The JCT suite of contracts allows employers to take partial possession of the works, subject to the contractor's consent. However, they also allow the parties to agree for the employer to have early use of all or part of the works.
In this context, a potential dispute that might arise is whether the employer has taken partial possession, or has 'early use'.
The contractor will want the employer's action to be classified as the former, as it will impact liquidated damages and rectification of defects. Unsurprisingly, the employer will argue for the latter for the same reasons.
Unfortunately, there is little case law to assist in resolving such a dispute.
The relevant provision is 2.6.1 of the JCT Intermediate Building Contract with contractor's design (ICD), which reads (with emphasis added).
"Notwithstanding clause 2.4, the Employer may, with the Contractor's consent, use or occupy the site or the Works or part of them, whether for storage or otherwise, before the date of issue of the Practical Completion Certificate or relevant Section Completion Certificate. Before the Contractor gives his consent to such use or occupation, the Party responsible for the Works Insurance Policy and/or, where there are Existing Structures, for any insurance cover relating to them shall notify the insurers and obtain confirmation that such use or occupation will not prejudice the insurance."
There are no consequences for an employer taking early use. The contractor's obligations to complete the works by the Date for Completion remain unchanged.
The employer is allowed to "use or occupy" the site or works and can do so "whether for storage or otherwise", which is quite open-ended.
The relevant provisions of the JCT Design and Build Contract are set out below:
2.25 If at any time or times before the date of issue by the Architect/Contract Administrator of the Practical Completion Certificate or relevant Sectional Completion Certificate the Employer wishes to take possession of any part or parts of the Works or a Section and the Contractor’s consent has been obtained, then, notwithstanding anything expressed or implied elsewhere in this Contract, the Employer may take possession of such part or parts. The Architect/Contract Administrator shall thereupon give the Contractor notice on behalf of the Employer identifying the part or parts taken into possession and giving the date when the Employer took possession (“the Relevant Part” and the “Relevant Date” respectively).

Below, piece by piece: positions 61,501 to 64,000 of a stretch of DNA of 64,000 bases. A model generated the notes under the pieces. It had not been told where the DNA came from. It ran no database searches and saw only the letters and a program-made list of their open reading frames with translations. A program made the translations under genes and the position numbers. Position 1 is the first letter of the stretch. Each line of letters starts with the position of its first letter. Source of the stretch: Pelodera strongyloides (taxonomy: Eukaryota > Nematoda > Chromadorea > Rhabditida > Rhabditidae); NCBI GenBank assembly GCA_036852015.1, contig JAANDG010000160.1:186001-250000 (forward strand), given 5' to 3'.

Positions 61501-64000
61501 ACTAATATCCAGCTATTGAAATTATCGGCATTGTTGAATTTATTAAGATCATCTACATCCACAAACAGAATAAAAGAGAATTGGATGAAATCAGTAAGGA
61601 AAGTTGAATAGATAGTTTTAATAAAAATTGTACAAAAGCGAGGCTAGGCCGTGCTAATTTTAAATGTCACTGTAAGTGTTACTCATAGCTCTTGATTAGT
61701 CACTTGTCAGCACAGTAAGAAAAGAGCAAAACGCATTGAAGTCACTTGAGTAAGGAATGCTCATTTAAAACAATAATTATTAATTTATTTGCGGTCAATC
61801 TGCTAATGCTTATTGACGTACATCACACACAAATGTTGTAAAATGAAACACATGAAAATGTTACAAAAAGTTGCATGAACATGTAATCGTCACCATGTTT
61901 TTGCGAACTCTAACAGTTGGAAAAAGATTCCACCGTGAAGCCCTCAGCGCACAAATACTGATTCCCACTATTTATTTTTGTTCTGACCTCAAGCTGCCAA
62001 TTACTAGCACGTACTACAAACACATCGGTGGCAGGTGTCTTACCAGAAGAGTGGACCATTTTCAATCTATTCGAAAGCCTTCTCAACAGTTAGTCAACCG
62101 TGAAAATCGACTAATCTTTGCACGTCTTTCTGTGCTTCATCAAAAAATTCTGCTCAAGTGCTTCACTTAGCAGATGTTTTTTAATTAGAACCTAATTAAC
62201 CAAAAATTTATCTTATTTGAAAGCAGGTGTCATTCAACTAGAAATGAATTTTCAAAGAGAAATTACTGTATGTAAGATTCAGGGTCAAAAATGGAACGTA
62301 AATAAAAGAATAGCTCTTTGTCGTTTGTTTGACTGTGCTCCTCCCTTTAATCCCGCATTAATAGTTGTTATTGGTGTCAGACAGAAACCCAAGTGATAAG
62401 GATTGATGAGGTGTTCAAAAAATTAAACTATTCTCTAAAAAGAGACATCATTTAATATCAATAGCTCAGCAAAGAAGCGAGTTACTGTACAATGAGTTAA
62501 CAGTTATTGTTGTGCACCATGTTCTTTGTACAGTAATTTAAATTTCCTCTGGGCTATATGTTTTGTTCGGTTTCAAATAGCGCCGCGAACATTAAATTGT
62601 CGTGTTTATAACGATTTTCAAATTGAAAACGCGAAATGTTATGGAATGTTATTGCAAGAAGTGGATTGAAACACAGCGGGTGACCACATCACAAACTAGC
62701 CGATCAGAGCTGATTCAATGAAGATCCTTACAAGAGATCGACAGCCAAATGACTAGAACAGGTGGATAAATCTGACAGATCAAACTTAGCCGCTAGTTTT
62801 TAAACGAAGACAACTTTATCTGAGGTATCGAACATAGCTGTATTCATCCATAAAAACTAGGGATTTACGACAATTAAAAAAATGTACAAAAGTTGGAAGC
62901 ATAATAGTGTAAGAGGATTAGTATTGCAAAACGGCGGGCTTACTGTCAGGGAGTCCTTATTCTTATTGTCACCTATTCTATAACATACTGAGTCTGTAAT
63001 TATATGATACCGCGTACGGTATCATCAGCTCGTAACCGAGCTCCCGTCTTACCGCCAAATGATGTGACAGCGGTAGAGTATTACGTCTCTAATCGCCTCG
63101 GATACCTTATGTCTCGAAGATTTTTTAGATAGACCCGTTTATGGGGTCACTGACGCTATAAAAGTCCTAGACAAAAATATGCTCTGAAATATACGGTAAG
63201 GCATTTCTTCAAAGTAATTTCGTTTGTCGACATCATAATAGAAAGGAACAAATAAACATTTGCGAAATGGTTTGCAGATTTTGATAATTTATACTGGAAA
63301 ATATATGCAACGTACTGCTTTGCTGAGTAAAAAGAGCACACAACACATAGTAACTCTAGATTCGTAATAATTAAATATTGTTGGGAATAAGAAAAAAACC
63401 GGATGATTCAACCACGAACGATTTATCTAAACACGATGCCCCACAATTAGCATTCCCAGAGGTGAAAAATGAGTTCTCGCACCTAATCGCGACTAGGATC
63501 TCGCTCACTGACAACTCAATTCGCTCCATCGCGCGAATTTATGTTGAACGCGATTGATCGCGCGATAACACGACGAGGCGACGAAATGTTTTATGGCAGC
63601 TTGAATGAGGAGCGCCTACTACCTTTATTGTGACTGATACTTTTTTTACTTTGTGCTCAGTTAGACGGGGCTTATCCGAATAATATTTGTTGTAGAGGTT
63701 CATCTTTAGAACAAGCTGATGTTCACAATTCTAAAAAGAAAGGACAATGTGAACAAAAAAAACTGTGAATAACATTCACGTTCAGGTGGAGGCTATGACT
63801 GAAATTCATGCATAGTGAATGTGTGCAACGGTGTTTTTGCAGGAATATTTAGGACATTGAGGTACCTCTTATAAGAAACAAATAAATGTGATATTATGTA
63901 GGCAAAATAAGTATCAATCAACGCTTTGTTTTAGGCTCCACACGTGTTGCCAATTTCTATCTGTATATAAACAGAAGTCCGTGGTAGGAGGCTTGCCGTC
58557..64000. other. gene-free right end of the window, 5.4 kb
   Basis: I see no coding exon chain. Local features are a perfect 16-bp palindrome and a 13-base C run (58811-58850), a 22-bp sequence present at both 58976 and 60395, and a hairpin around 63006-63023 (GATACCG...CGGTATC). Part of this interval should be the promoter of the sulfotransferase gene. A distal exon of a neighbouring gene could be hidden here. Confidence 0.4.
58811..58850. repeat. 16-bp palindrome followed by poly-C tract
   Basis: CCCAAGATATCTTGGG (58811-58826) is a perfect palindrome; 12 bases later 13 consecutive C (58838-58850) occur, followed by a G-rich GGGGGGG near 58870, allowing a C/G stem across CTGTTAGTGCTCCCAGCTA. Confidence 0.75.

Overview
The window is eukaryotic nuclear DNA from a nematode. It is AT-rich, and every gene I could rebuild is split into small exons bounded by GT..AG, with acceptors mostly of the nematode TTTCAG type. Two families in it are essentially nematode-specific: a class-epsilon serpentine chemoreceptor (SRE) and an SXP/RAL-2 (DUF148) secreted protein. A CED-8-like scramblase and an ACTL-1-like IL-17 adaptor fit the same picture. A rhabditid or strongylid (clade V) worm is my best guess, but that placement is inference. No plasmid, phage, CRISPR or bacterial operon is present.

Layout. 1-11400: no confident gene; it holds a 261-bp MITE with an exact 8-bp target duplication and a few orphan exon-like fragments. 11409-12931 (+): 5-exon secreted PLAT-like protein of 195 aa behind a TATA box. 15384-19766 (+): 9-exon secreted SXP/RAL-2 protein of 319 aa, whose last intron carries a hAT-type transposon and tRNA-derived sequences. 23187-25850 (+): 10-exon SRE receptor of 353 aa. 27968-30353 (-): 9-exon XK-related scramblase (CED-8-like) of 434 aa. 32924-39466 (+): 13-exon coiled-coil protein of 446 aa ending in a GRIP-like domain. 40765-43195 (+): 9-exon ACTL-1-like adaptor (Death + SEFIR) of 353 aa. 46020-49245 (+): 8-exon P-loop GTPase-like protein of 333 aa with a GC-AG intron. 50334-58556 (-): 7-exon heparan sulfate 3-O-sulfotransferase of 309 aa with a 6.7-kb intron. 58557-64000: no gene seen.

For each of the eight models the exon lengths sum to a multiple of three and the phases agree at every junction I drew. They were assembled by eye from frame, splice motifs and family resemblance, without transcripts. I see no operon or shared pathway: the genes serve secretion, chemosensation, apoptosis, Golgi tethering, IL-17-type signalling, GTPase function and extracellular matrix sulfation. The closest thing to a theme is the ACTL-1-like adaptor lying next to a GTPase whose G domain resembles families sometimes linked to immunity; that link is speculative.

Practical completion date
2.26 Practical completion of the Relevant Part shall be deemed to have occurred, and the Rectification Period in respect of the Relevant Part shall be deemed to have commenced, on the Relevant Date.
Liquidated damages – Relevant Part
2.29 As from the Relevant Date, the rate of liquidated damages stated in the Contract Particulars in respect of the Works or Section containing the Relevant Part shall reduce by the same proportion as the value of the Relevant Part bears to the Contract Sum or to the relevant Section Sum, as shown in the Contract Particulars.
The employer taking partial possession has significant consequences for practical completion (which affects rectification of defects), and the rate of liquidated damages.
It also means the contractor is no longer obliged to complete that portion of the works (as it is already "practically complete").
It is clear why parties may disagree regarding early use v partial possession.
An important difference is that the process of partial possession involves the issuing of a notice by the architect/contract administrator. This notice is important, as it sets out which part of the works has been given partial possession.
This issue has not recently been the subject of judicial scrutiny. The leading case is Impresa Castelli Spa v Cola Holdings Ltd  EWHC 1363 (TCC) (Impresa).
Impresa deals with a situation where an employer under an older JCT contract had (according to the employer) taken early use of a portion of the works but has otherwise left it within the possession of the contractor.
At paragraphs 23-24, the Court said: